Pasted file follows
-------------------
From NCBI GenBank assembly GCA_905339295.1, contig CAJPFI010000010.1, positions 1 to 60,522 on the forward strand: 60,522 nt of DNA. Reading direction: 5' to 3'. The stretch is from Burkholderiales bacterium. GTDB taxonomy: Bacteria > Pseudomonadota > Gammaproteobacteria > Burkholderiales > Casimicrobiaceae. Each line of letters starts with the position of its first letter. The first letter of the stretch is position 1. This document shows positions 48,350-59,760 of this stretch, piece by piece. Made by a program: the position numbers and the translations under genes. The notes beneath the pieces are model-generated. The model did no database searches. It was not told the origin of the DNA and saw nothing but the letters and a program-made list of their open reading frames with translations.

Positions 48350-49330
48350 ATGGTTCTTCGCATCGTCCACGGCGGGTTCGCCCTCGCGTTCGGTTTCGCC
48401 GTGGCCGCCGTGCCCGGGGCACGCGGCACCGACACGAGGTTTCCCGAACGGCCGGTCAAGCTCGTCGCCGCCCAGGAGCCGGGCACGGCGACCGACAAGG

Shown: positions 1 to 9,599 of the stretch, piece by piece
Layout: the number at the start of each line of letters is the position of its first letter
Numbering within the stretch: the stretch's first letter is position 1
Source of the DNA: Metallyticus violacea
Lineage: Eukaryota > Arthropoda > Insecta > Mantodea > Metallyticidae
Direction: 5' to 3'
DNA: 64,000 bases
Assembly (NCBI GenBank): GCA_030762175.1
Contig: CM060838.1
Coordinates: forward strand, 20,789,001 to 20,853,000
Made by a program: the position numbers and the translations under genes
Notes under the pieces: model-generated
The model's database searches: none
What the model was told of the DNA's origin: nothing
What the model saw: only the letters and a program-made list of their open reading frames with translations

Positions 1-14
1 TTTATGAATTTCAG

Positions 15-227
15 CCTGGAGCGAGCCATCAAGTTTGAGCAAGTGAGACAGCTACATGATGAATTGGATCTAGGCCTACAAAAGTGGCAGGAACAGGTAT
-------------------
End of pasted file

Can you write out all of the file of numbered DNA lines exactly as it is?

From NCBI GenBank assembly GCA_905339295.1, contig CAJPFI010000010.1, positions 1 to 60,522 on the forward strand: 60,522 nt of DNA. Reading direction: 5' to 3'. The stretch is from Burkholderiales bacterium. GTDB taxonomy: Bacteria > Pseudomonadota > Gammaproteobacteria > Burkholderiales > Casimicrobiaceae. Each line of letters starts with the position of its first letter. The first letter of the stretch is position 1. This document shows positions 48,350-59,760 of this stretch, piece by piece. Made by a program: the position numbers and the translations under genes. The notes beneath the pieces are model-generated. The model did no database searches. It was not told the origin of the DNA and saw nothing but the letters and a program-made list of their open reading frames with translations.

Positions 48350-49330
48350 ATGGTTCTTCGCATCGTCCACGGCGGGTTCGCCCTCGCGTTCGGTTTCGCC
48401 GTGGCCGCCGTGCCCGGGGCACGCGGCACCGACACGAGGTTTCCCGAACGGCCGGTCAAGCTCGTCGCCGCCCAGGAGCCGGGCACGGCGACCGACAAGG

Shown: positions 1 to 9,599 of the stretch, piece by piece
Layout: the number at the start of each line of letters is the position of its first letter
Numbering within the stretch: the stretch's first letter is position 1
Source of the DNA: Metallyticus violacea
Lineage: Eukaryota > Arthropoda > Insecta > Mantodea > Metallyticidae
Direction: 5' to 3'
DNA: 64,000 bases
Assembly (NCBI GenBank): GCA_030762175.1
Contig: CM060838.1
Coordinates: forward strand, 20,789,001 to 20,853,000
Made by a program: the position numbers and the translations under genes
Notes under the pieces: model-generated
The model's database searches: none
What the model was told of the DNA's origin: nothing
What the model saw: only the letters and a program-made list of their open reading frames with translations

Positions 1-14
1 TTTATGAATTTCAG

Positions 15-227
15 CCTGGAGCGAGCCATCAAGTTTGAGCAAGTGAGACAGCTACATGATGAATTGGATCTAGGCCTACAAAAGTGGCAGGAACAGGTAT